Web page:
The United Arab Emirates (UAE) has joined a small group of countries who can call themselves space-faring nations. The tiny federation of emirates has previously sent three Earth-observing satellites into low Earth orbit, and an Emerati astronaut to the International Space Station. If all goes well, next year they’ll join an even smaller club – those that have successfully sent a spacecraft to Mars, which includes the US, the USSR/Russia, the EU/European Space Agency, and India. (China and Japan have not yet succeeded, though both have made attempts and China is about to try again).
The UAE spacecraft is called Hope (Arabic: Al’amal (الأمل)), a Mars orbiter which is the centerpiece of the Emirates Mars Mission, (also known as the Hope Mars Mission). Hope is on its way, having lifted off on Monday, July 20, at 6:58am JST (Japan Standard Time) [i.e., Sunday, July 19, 5:58pm EDT, 2158 UTC] from Tanegashima Space Center in southern Japan. The Mars orbiter was carried into space by a Mitsubishi Heavy Industries H-IIA, a rocket with an outstanding operational history.
The most efficient trajectory between Earth and Mars is only possible if launch from Earth occurs during a specific launch window, which only happens once every 26 months. The current window began July 14, and will close next month on August 15. Hope will take seven months to travel to Mars, arriving in February, 2021. The UAE gained independence from the United Kingdom on December 2, 1971. Hope’s arrival at Mars in February will help the Emirates celebrate the 50th anniversary of the country’s founding.
The United Arab Emirates Space Agency provided funding and oversight for the spacecraft and mission. Design and construction of Hope was performed by the Mohammed Bin Rashid Space Centre in partnership with the University of Colorado Boulder, Arizona State University, and the University of California, Berkeley. The three universities have expertise building spacecraft for other agencies, including NASA.
Hope carries three separate instruments: an imager (read sophisticated high-resolution digital color camera), an UV (ultraviolet) spectrometer, and an IR (infrared) spectrometer. The primary objective is to study Mars’ weather and atmosphere, the first mission dedicated to such Martian research. Scientist also hope to find the cause of Mars’ climate change and the reasons why the planet’s oxygen and hydrogen are escaping into space. The mission is designed to last a minimum of one entire Martian year (two Earth years) so that all of Mars’ seasons can be observed and studied.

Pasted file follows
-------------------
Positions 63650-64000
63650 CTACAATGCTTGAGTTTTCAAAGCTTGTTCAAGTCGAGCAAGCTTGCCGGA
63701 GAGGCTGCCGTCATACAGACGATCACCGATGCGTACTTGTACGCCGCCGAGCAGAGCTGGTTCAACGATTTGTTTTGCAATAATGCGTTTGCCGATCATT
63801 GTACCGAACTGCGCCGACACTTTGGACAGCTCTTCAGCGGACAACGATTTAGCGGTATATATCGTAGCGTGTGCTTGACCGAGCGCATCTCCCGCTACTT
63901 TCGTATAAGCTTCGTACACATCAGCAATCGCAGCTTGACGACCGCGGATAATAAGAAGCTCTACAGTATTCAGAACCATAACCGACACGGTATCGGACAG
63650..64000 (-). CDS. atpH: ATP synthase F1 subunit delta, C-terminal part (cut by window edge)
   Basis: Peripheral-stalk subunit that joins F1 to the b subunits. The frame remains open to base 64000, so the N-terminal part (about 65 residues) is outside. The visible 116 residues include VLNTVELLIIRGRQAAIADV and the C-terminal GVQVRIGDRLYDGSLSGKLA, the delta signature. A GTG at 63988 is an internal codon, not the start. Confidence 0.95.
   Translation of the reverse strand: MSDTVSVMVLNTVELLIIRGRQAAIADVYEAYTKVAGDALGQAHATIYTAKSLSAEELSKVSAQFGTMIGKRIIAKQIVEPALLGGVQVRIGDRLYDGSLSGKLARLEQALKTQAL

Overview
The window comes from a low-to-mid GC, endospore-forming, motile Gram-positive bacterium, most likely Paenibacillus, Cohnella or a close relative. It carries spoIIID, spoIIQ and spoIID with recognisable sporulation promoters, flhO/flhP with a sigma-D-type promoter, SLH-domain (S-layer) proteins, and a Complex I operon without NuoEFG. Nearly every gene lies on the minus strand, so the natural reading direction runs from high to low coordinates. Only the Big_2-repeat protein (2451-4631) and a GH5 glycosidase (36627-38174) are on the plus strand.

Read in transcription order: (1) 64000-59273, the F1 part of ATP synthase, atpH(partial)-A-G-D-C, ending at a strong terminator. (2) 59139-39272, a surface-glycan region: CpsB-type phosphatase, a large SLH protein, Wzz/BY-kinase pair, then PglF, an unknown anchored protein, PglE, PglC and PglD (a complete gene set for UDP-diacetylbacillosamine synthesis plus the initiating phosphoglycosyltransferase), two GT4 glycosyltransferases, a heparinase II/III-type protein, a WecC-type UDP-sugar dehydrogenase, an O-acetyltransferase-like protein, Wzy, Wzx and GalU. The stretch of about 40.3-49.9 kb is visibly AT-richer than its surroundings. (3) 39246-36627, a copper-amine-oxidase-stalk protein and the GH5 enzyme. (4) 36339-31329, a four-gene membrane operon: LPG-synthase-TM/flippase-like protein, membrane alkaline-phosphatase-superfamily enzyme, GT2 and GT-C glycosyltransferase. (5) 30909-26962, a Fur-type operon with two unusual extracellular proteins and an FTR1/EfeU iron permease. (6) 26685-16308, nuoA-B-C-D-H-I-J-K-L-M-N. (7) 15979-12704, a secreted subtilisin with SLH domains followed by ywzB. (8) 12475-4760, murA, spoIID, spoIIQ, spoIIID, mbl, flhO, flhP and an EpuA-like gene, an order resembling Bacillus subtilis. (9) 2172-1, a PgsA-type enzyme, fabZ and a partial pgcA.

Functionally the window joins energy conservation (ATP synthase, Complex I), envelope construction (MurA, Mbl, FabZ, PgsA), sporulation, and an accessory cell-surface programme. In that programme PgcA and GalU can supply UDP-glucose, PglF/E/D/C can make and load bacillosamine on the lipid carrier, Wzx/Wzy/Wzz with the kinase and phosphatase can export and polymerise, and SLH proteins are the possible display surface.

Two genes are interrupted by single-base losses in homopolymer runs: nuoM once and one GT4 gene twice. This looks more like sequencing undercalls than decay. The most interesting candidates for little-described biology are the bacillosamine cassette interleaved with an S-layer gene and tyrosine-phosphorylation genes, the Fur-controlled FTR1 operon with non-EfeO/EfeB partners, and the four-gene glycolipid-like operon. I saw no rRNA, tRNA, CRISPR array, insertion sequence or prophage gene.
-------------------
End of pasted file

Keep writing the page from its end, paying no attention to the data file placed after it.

The Hope Mars Mission is part of the government’s plan to move away from an economy dependent on oil towards an information and knowledge-based economy. To that end, the goals of the project include providing a boost to the country’s science and technology economic sectors, and to inspire Arab youth to pursue an STEM (Science, Technology, Engineering, Mathematics) education. Centuries ago, Arabs were world leaders in the fields of astronomy, science, and mathematics. The Emirates want to return to that lofty stature, thus the reason why the name ‘Hope’ was chosen out of many suggestions submitted.
Mohammed Bin Rashid Space Centre is also building a “Mars City” in the desert to emulate a Mars colony, a sort of living laboratory. This is in support of the UAE’s ambitious plan to build a permanent colony on Mars by the year 2117.
It sends a very strong message to the Arab youth that if the UAE is able to reach Mars in less than 50 years, they could do much more.Omran Sharaf, Project Director, Emirates Mars Mission
Two more missions to Mars are planned to launch within the next ten days. China’s Tianwen-1 is currently scheduled for launch on July 23, and NASA’s Perserverance (and Mars Helicopter) is currently scheduled for liftoff on July 30.
Question of the Night: If the stars aligned such that it was not only possible but easy for you to go back to school, what subject would you most like to study?